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Musings on Accreditation: the Paradox of Change

I’ve just returned from the Association of Specialized and Professional Accreditors’ spring conference in Chicago.  The theme of the conference was consistency and fairness in accreditation.  It was inspiring — filled with collegial exchanges, shared best practices, and thought-provoking presentations.

I was welcomed to Chicago by a glorious spring day:  windy, sunny and 72 º.  The next morning the temperature dropped 40 º and it was snowing.  Classic spring in Chicago.  Predictable day-to-day variability that eventually heralds summer.   Spring is a great example of the constancy of unpredictability and change, in the context of predictable and desirable seasonal transition.  Spring is a season of growth.  Summer is the season of maturity.

What intrigues me is how training (and learning) is all about deliberately fostering change, while in accreditation a core characteristic is consistency in evaluation standards that measure change.  Postgraduate training hones the NPs’ professional skills with a laser focus on applying current best evidence and delivering best practices in patient care.  Simultaneously, seasoned nurse practitioners are changed by and contribute to the rapidly changing face of health care and healthy living.  NP postgraduate training is the nexus between change and consistency.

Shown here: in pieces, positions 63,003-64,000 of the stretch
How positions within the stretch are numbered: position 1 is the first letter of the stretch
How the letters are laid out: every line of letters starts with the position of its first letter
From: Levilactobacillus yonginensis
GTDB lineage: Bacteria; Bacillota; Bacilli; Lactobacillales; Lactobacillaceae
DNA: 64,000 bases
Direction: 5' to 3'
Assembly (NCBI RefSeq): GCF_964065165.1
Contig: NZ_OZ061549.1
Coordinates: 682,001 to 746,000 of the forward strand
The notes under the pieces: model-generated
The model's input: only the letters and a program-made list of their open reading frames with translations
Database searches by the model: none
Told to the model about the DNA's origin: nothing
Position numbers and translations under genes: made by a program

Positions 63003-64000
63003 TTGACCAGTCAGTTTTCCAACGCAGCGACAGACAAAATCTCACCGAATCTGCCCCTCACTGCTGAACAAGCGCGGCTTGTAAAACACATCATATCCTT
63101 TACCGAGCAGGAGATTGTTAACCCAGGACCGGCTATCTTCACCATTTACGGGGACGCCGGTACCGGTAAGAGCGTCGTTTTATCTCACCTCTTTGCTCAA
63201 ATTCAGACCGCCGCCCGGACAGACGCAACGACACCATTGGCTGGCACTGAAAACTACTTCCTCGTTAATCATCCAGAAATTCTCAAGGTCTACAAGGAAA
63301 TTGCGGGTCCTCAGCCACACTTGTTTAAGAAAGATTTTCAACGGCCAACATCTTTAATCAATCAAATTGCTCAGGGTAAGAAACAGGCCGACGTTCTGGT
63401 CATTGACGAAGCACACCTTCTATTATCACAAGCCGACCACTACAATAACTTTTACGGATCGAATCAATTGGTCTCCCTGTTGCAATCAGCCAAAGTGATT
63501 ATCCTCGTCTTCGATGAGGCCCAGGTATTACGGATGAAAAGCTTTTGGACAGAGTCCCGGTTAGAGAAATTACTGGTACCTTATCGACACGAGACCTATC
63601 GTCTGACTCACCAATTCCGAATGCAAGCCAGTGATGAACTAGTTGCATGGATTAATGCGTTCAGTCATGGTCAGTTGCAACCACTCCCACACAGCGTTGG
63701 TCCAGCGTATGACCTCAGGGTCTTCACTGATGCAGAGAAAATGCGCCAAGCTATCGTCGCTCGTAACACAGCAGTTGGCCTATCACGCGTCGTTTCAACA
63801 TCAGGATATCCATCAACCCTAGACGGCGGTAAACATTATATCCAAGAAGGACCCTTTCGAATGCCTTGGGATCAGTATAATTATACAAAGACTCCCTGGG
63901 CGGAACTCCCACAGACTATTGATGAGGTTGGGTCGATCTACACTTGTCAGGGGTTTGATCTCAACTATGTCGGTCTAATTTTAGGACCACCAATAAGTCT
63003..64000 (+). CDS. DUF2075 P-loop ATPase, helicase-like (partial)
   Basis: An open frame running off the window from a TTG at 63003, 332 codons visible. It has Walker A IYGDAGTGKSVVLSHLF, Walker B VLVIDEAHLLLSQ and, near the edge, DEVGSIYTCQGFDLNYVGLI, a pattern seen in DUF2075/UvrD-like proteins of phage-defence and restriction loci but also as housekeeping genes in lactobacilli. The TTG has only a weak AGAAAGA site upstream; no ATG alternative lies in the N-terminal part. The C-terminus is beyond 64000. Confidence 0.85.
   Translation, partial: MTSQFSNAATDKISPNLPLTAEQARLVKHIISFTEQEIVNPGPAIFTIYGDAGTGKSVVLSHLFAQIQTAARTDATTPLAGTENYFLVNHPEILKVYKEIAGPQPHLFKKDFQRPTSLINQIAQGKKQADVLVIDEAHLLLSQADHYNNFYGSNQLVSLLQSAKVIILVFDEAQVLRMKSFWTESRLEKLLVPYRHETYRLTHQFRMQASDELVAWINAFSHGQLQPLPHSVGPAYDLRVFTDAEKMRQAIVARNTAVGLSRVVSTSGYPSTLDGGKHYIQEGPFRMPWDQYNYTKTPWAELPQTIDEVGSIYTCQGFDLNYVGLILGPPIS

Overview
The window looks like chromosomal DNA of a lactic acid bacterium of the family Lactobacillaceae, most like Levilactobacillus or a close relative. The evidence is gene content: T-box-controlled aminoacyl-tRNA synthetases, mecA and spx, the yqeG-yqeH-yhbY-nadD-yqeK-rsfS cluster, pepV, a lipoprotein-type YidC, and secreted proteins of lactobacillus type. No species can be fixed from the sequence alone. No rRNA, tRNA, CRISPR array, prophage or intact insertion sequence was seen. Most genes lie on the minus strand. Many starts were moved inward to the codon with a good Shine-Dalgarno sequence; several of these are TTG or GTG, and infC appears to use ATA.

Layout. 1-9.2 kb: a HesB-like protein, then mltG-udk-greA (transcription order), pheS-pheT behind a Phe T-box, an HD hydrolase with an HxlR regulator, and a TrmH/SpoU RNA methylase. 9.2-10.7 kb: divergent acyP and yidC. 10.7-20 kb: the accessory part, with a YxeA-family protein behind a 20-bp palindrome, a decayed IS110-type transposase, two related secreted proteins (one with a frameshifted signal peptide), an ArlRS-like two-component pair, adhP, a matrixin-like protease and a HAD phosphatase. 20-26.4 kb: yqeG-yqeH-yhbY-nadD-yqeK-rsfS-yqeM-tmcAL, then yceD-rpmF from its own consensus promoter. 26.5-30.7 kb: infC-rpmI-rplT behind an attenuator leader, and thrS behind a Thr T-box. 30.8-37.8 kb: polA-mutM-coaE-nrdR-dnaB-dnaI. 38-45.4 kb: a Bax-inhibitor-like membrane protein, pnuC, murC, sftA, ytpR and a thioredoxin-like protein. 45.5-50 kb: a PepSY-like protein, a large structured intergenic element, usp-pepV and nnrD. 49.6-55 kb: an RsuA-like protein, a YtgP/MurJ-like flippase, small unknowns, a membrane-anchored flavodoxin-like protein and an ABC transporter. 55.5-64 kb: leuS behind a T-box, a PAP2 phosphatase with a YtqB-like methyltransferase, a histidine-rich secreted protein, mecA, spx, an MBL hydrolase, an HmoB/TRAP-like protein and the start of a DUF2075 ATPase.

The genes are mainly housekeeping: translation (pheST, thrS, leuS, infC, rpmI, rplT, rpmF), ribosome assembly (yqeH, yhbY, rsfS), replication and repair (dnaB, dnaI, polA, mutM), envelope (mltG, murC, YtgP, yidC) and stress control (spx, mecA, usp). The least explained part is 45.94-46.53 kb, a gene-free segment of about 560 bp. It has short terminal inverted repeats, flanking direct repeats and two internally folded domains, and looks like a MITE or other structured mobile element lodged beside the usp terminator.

The science and practice of healthcare is constantly changing.  The pedagogy of adult learning evolves.  The practical aspects of implementing training programs change as resources and opportunities shift.  Scientific discoveries radically alter the diagnosis and treatment of disease and our understanding of health.  Nevertheless, the foundations for change are stable – focused consistently on core values such as ‘do no harm’, use best evidence, implement best practices and share knowledge.

The community of NP postgraduate training programs emphasizes collegial and collaborative inter-professional practice.  This results in a multi-faceted “learning community” of trainees, faculty, staff, patients and the public.  Change is a constant.  Training, assessment and evaluation become a ‘360’ activity.  Everyone has something to contribute. The NP postgraduate training environment becomes the transitional professional season between newly minted practitioner and experienced colleague.

In Spring, daily variability defines the season. However, the trajectory is towards summer.  In postgraduate training and accreditation, programmatic variability encourages diverse ‘flashes of brilliance’ that move the field forward.  The question becomes, how do we as a community create a programmatic postgraduate NP training environment that promotes proactive change and risk-taking while being anchored in stable accreditation standards that embody best practices and best evidence?

What do you think?  I’d love to hear from you.

Until next time,


NNPRFTC Executive Director